Wednesday, December 11, 2013

World's Longest turkey Trot - Completed

On Friday November 29, 2013, through Saturday November 30, 2013, Alfredo Pedro Perro (a/k/a Moose) and I completed the World's Longest Turkey Trot.  We ran 91.5 miles from the Bean at Millenium Park, Chicago, Illinois:

to Milwaukee, WI:

We started at 7:00 a.m. on the 29th running up the lakefront path.  Our friends Melissa Pizarro, Ed Cook and Kim Fitmiss joined us initially.  We were in great spirits and we engaged in plenty of Shenanigans throughout the day:

Over the course of the day Kim, Melissa and Ed headed back to the city leaving Alfredo and I to buckle down and crunch some serious miles before dark.  We were lucky most of the day because we had the wind at our back and the temperature stayed right around 28 degrees.  We had some very long stops to eat  which allowed us to dry off some clothes as well.  We were not in a hurry.

As the night fell and we approached Waukegan, we were joined by pacer extraordinaire (and KM 100 female winner) Shelley Cook!!  We also had some crew assistance from Alfredo's wife Kiki!

It got a bit colder at night, but nothing major.  We had a few moments.  We also struggled to find places that were open for food and drink. We had a major high when we hit the Wisconsin border:

But then a reality check when we realized we had many sad and dark hours of pounding the pavement to go.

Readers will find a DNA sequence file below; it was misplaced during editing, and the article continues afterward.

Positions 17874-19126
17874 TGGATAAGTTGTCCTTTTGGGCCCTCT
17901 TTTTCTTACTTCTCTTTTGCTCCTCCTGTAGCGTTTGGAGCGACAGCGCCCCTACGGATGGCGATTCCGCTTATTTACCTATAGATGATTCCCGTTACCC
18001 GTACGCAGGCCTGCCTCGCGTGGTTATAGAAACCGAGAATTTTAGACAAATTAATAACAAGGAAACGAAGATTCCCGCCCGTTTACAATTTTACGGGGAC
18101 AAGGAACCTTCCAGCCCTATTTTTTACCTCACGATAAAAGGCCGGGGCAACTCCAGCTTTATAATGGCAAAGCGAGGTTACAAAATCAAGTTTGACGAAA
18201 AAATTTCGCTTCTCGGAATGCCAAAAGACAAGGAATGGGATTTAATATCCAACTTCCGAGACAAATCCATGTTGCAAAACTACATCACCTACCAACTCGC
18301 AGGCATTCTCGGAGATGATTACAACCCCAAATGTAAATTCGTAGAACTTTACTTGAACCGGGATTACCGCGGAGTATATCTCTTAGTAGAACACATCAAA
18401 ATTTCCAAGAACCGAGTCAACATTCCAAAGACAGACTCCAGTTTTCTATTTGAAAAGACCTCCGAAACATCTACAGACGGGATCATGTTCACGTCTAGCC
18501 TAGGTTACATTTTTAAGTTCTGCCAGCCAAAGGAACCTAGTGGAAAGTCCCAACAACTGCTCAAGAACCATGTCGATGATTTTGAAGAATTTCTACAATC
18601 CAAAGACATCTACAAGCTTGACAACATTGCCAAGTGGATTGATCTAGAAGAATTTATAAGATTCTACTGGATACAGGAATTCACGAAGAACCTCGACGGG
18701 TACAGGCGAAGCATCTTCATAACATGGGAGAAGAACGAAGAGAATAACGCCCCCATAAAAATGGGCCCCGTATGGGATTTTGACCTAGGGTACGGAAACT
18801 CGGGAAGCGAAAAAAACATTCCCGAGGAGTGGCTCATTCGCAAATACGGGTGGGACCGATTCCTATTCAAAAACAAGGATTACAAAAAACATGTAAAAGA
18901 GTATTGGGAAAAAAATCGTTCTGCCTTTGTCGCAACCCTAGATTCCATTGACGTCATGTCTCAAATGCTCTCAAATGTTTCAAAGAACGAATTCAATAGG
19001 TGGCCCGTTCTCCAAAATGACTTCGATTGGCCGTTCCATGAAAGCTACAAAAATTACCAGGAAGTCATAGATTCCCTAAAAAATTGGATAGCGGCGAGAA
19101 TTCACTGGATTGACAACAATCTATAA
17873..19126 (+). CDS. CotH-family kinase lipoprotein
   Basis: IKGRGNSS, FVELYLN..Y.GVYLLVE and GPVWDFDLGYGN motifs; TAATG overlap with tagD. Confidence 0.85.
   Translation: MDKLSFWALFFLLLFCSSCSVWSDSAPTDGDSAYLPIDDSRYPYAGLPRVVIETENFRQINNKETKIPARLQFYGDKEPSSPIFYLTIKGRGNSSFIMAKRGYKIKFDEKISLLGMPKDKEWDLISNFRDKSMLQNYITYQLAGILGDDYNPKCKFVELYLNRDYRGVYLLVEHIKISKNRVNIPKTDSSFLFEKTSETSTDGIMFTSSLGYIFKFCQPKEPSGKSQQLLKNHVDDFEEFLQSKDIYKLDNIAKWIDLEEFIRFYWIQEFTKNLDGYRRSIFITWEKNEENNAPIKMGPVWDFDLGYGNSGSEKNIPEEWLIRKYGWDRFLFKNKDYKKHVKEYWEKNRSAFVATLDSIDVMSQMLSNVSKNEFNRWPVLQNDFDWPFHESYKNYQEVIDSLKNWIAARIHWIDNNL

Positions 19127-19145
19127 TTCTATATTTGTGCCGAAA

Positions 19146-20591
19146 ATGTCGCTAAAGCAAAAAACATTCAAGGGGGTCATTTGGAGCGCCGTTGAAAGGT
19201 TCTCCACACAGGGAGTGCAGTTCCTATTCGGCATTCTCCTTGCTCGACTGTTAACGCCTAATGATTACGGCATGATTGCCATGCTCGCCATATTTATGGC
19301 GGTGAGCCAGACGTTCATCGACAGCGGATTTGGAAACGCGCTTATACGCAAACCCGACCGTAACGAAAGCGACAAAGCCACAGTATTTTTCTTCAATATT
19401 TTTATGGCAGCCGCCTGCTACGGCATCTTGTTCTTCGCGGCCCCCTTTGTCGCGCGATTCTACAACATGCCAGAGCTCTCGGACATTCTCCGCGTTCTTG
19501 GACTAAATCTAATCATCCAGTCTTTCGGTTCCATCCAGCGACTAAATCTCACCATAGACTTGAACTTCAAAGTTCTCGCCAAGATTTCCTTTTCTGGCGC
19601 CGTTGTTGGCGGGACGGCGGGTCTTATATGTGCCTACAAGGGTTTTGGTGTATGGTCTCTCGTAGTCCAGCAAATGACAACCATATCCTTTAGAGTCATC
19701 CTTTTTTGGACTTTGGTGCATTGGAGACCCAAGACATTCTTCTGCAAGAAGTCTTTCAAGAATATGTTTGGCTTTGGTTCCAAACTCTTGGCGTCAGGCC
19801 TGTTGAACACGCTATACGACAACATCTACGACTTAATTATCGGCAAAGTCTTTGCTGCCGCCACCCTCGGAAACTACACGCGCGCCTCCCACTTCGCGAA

And then the greatest crewperson in the history of man joined us!  Tony Weyers!!!!!

This man saved our lives.  He crewed us for over 12 hours in the cold dark emptiness of the world's flatest and boringest country roads.  He got us shakes and coffee and (cheap imitation) Gatorade.  We would not have finished without him.

I'm not going to lie....during most of the second half of this run we decided it was a bad idea, too much pavement, completely stupid.  Alfredo started with a injury that kept nagging him.  He was a warrior.  The night hours were cold and boring.  Although we heard Shelley Cook's life story due to an unfortunate overcaffination incident, not much happened until the sun came up the next morning and we enjoyed some Racine Danish Kringle.

This picked us up a bit.  Then we had a rather long debate about where to finish.  The Fourth Base is actually in West Milwaukee, and the prospect of running through Milwaukee wasn't attractive to anyone.  So we decided to run till we saw a Milwaukee sign.  And we begged Tony to find the closest Milwaukee sign.  It ended up being 91.5 miles to the sign....and it was 91.5 miles to the Fourth Base too.  Go figure.

As we got closer our friends and family came out to join us.  We actually raced the last 2 miles.  I have NO idea why.  

I want to thank Tony Weyers.  He carried us.  Shelley Cook kept us from losing our minds at night.  Ed Cook, Kim Fitmiss and Melissa Pizarro - thanks for pacing and joining.  To all our family and friends that cheered, followed us on FB and/or sent us messages, you were the reason we didn't quit.

These types of events are hard.  Set aside the fact that we ran 90 plus miles all on pavement in below freezing temps.  The real challenge is that there is no real good reason why.  We were asked that question countless times along the way.  Eventually we started cracking up when people asked.  We never had a good answer.  "Because we said it out loud" didn't make sense to people.  "Because we can" seemed arrogant.  There was no buckle or medal.  It's not on Ultra Signup.  Most people will never know we did it and we have nothing to show for it.  That's the best part.  We just did that.

I ran the entire distance in Hoka Bondi B's.  Most of the Strava Data can be found here (in parts).